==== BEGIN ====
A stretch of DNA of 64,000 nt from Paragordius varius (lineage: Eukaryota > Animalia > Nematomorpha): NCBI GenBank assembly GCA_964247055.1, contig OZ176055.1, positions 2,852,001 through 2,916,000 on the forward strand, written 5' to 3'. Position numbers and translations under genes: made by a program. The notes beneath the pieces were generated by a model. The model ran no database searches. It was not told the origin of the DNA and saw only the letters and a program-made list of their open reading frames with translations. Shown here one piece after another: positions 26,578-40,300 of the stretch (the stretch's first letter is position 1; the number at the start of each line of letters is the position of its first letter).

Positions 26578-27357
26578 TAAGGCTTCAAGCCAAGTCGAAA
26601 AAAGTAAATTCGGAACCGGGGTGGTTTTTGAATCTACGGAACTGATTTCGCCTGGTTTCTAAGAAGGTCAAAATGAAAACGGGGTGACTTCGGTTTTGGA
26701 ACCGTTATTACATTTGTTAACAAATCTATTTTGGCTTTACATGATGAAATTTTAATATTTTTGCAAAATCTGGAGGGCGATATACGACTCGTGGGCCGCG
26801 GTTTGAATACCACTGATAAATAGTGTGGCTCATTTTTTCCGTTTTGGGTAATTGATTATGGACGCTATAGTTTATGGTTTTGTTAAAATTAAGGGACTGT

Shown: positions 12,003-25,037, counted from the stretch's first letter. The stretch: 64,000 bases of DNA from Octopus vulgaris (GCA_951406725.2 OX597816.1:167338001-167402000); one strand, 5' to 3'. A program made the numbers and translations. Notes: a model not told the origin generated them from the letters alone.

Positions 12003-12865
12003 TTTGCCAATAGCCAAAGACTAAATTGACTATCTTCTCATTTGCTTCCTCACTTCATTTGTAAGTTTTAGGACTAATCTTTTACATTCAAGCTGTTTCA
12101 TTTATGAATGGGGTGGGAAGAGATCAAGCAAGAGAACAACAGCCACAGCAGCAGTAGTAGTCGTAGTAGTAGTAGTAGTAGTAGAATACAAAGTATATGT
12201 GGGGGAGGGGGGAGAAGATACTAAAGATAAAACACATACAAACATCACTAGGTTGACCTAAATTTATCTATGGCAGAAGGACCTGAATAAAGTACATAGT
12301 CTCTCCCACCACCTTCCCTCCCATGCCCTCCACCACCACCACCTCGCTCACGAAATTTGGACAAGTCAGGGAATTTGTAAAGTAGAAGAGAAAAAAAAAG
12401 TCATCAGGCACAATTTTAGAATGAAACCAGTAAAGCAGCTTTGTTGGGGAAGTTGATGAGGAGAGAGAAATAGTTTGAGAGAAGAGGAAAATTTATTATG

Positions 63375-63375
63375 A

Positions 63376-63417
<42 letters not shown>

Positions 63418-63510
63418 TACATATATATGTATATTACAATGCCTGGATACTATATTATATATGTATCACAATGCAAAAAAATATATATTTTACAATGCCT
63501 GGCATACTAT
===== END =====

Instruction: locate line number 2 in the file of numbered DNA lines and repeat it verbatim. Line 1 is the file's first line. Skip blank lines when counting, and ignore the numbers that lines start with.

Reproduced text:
Positions 26578-27357